Over the years, many aspects of Freudian theory have been challenged. Freud's notion that penis envy is a primary motivator in the female personality was challenged by Karen Horney, who believed that, if it existed, a woman's envy was related to the male's privileged role in society. Freud's idea that the clitoral orgasm is immature and must be surrendered for the vaginal orgasm at puberty spurred work by William Masters and Virginia Johnson, who concluded, after much rigorous research, that orgasm is a reaction of the entire pelvic area.
Freud's theory has forced critics to determine what is uniquely female about personality. In Toward a New Psychology of Women (1976), Jean Baker Miller attempted to show how traditional theories of female behavior have failed to acknowledge the essence of the female personality. Miller suggested that affiliation is the cornerstone of the female experience and that it is in response to her relationships with others that a woman's personality grows and develops.
In her book In a Different Voice (1982), Carol Gilligan disputes Freud's notion that females show less of a sense of justice than males and have weak superegos. She argues that morality involves respect for the needs of self balanced with respect for the needs of others; thus, it is not that females lack the justice principle but rather that they have different expressions of justice and different internal and external demands.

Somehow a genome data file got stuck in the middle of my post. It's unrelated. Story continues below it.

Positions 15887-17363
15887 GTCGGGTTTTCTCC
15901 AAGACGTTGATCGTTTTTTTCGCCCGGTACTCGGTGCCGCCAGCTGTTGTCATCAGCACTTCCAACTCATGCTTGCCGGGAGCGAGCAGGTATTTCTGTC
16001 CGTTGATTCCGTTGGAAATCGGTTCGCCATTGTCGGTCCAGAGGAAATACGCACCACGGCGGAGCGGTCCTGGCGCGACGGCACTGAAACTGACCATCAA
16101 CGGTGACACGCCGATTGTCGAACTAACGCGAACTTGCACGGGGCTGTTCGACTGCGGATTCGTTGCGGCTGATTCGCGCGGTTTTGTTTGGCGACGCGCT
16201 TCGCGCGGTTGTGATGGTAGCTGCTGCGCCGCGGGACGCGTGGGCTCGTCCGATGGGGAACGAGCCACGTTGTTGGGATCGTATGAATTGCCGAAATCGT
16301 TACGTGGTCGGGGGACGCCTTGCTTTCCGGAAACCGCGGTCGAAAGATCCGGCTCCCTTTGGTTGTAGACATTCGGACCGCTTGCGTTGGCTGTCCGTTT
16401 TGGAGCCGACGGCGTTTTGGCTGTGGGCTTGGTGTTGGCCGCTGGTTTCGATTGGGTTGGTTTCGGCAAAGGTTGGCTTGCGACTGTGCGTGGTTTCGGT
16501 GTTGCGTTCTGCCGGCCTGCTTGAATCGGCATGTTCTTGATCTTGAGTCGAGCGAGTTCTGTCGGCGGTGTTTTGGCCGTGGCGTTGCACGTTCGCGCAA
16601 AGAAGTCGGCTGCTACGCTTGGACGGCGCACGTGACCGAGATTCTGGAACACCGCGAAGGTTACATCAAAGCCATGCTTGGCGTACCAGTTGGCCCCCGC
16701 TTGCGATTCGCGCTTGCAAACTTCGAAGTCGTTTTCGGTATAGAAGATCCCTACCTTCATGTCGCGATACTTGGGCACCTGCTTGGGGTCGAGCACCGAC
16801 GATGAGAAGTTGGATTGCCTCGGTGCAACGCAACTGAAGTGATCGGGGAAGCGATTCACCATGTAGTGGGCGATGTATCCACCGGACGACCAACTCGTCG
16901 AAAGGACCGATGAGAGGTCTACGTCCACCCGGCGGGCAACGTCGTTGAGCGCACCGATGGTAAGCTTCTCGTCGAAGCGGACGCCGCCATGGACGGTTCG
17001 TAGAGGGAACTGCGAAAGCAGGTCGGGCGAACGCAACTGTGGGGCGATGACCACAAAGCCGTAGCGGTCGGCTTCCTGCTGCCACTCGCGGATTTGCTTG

Heavily influenced by Freud, many object-relations theorists continue to make contributions in the area of psychotherapy with clients whose early relationships have been disturbed or disrupted. This work will continue to constitute the basis for decisions made by courts, adoption agencies, and social-service agencies regarding the placement of children.
Freud's views on the origins of neurosis may continue to play a role in the understanding of multiple personality disorder and its roots in early sexual abuse. The concept of body memory, the physical memory that abuse has occurred, may well bridge the gap between Freud's concepts of repressed psychic memory and repressed actual memory of early sexual abuse; it may streamline the treatment of this condition. Freud's theory will no doubt continue to generate controversy, motivating both theory and research in the area of women's personality development.
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